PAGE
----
2. The tool of claim 1 further characterized in that said sleeve has a first elongated portion which includes means for threadedly attaching the sleeve to the self-tapping threaded rod, and a second portion of diameter greater than that of the first portion, which second portion includes said socket.
3. The tool of claim 2 further characterized in that said sleeve first elongated portion is threadedly engaged with said self-tapping threaded rod at one end of said sleeve.

The present invention relates to a tool for either removing or installing a water faucet valve and in particular relates to a simply constructed, reliable tool for such purpose.

A primary purpose of the present invention is to provide a tool for use in removing or installing a water faucet valve which is positioned within a faucet housing and which may need both axial and rotational movement during removal and installation.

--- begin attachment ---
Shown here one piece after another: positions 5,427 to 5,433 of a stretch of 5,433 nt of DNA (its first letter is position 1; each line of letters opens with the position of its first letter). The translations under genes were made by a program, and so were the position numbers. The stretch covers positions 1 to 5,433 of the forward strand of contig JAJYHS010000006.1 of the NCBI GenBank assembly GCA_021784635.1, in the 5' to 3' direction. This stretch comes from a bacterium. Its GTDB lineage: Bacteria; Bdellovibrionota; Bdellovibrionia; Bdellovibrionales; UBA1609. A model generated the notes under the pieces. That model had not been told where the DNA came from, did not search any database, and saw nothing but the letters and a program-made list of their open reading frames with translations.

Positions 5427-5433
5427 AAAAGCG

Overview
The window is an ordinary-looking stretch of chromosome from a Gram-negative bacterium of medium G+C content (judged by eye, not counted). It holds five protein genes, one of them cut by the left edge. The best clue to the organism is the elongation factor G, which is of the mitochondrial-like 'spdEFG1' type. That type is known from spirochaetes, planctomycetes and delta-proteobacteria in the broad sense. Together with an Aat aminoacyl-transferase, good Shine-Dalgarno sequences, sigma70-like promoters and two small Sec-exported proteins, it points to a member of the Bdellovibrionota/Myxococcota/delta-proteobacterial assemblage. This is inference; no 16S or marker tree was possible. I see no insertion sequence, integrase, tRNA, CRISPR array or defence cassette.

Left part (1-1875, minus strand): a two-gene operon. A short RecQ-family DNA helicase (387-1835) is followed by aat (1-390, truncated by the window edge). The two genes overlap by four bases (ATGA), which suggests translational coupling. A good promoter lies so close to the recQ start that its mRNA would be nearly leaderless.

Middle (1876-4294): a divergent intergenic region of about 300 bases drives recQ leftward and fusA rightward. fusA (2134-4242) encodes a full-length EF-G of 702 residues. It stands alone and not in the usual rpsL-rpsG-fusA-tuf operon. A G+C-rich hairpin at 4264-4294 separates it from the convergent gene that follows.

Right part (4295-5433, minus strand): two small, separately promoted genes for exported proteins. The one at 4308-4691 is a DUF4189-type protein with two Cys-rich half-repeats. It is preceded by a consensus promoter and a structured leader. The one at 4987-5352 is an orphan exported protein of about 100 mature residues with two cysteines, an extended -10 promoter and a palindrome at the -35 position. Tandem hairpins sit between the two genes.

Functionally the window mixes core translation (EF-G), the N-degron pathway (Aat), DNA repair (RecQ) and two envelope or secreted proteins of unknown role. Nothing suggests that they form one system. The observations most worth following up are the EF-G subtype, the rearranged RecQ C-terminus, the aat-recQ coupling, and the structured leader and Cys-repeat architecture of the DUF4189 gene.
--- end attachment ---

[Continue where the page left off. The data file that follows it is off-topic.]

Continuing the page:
Another purpose is a tool for the purpose described which includes a self-tapping threaded rod for use in attaching the tool to a faucet valve and which includes a rotational stop for turning the faucet valve during either installation or removal.

Other purposes will appear in the ensuing specification, drawings and claims.


The invention is illustrated diagrammatically in the following drawings wherein:

FIG. 1 an exploded view illustrating the tool of the present invention, positioned for interaction with a water faucet valve in the form of a valve cartridge,

FIG. 2 is a top view of the water faucet valve shown in FIG. 1, and

FIG. 3 a bottom view of the tool illustrated in FIG. 1.


U.S. Pat. No. 4,395,018, owned by the assignee of the present application, discloses a water faucet valve, in which a majority of the parts are made of plastic, with the valve being in the form of a cartridge which is inserted within a faucet housing. The valve is of the non-mixing variety and therefore there will be one valve for the hot water side and one valve for the cold water side of a faucet. As disclosed in the '018 patent, such valves use a single valve closing seal and it has been found that after a substantial period of use it may be necessary to replace the valve if the seal therein should develop a leak.